Three major grants were awarded to the USLHS for Thomas Point Shoal Lighthouse preservation. The Getty Foundation, a program of the J. Paul Getty Trust in Los Angeles, has awarded a $60,000 grant to conserve the lighthouse’s screwpile foundation; the National Park Service (NPS) has awarded a $72,385 Chesapeake Bay Gateways matching grant to help enhance public access to the lighthouse; and the Maryland Historical Trust has awarded a $50,000 capital matching grant for various preservation activities. The $182,385 will go a long way towards addressing the most challenging and the costliest projects in our preservation plan.

The screwpile foundation conservation funded by the Getty grant follows the recommendations of a structural assessment that was done for the U.S. Coast Guard in 2001, and an additional assessment and analysis that was just completed for the USLHS by the architectural firm of Kann & Associates and their engineering partners at Robert Silman Associates.

All of the iron and steel structural members above the waterline will be thoroughly cleaned and the rust that has accumulated since this type of conservation work was last done 15 years ago will be removed. In some cases, structural members will be replaced altogether because the corrosion is too severe to allow the member to be preserved and maintain their structural integrity. The final step will be to give all of the iron and steel members a coating to protect it from further corrosion. The work will be done by a qualified and professional engineering and construction firm that will be selected through competitive bidding and has experience working in an offshore environment and abiding by the Secretary of the Interior’s Standards for the Treatment of Historic Properties. The overall effort would take approximately five to six months, starting in the spring of 2006 and completing in the fall.

The work to be funded by the NPS Chesapeake Bay Gateways program will enhance safe public access to the site by constructing a new, expanded docking facility. In addition, the grant supports efforts to give visitors a more engaging and historically accurate experience through restoring a modern kitchen and other interior space to historic conditions and preserving historic windows. Finally, the grant will support the fabrication and installation of enclosures to protect and display operational aid-to-navigation equipment. TPSL, through its partnership with the Annapolis Maritime Museum, is one of over 140 trails, parks, maritime museums, refuges and historic sites in the Chesapeake Bay Gateways Network. “Thomas Point Shoal Lighthouse is a tremendous asset of this region, and it will be a wonderful place through which to connect with a piece of the Chesapeake story. This grant helps prepare the lighthouse for visitors. ” said Gateways Network Director Jonathan Doherty.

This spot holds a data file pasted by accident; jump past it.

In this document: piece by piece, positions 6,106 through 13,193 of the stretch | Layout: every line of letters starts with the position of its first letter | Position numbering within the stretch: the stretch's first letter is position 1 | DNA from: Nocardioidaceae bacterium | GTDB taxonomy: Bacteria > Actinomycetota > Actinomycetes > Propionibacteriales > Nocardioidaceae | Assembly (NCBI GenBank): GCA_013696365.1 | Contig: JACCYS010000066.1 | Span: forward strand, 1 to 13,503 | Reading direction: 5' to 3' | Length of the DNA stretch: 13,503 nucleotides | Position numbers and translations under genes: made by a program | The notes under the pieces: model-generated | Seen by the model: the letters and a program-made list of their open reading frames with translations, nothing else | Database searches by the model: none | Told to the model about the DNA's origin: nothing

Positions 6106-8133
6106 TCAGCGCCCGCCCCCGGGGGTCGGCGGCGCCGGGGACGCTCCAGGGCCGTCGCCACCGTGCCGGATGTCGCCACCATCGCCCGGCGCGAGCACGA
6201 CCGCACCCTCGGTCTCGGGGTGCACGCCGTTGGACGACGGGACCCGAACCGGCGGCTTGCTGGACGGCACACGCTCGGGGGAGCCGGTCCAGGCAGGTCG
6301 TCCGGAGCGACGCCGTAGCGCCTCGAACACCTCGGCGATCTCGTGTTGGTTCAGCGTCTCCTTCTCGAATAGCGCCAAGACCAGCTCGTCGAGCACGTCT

The Maryland Historical Trust capital grant application was written to parallel and supplement/match several of the activities that are also covered under the Getty and Gateways grants, including stabilization and preservation of exposed historic fabric, including original tongue-and-groove paneling and flooring; implementation of engineering modifications or additions to remedy structural weaknesses and to enhance safety for public access; construction of enclosures for operational equipment; and removal of a modern bathroom and restoration of the area to the 1875 design.

The USLHS and the TPSL partnership greatly appreciates the enthusiastic and early support of the Getty Foundation, the NPS Chesapeake Bay Gateways Network, and the Maryland Historical Trust to help us conserve this National Historic Landmark and Chesapeake Bay icon. All three of these grants require at least a corresponding match to be provided by the USLHS and its partners. Each of you can help meet this match by personally becoming a Plank Owner or by joining the ranks of our corporate sponsors Please visit our Donors page for more information.

The J. Paul Getty Trust is an international cultural and philanthropic institution devoted to the visual arts that includes the J. Paul Getty Museum, the Getty Research Institute, the Getty Conservation Institute, and the Getty Foundation. The Getty Trust and the Getty programs are located at the Getty Center in Los Angeles. Additional information is available on the Getty Web site.

The Chesapeake Bay Gateways Network (CBGN) connects visitors with the Chesapeake and its rivers through more than 140 parks, wildlife refuges, museums, sailing ships, historic communities, trails and more. These Gateways are the special places where people can experience the authentic Chesapeake – its spectacular natural areas, its unique contributions to America’s history, its maritime heritage. Authorized by the United States Congress in 1998 and created in 2000, the Network is coordinated by the National Park Service to inspire public appreciation of the Chesapeake as a national treasure and to support its conservation. To learn more about CBGN visit their website.

The Maryland Historical Trust was formed in 1961 to assist the people of Maryland in identifying, studying, evaluating, preserving, protecting, and interpreting the states significant prehistoric and historic districts, sites, structures, cultural landscapes, heritage areas, cultural objects, and artifacts, as well as less tangible human and community traditions. The Trust is the principal operating unit within the Division of Historical and Cultural Programs, which is an agency of the Maryland Department of Planning. Please visit the MHT.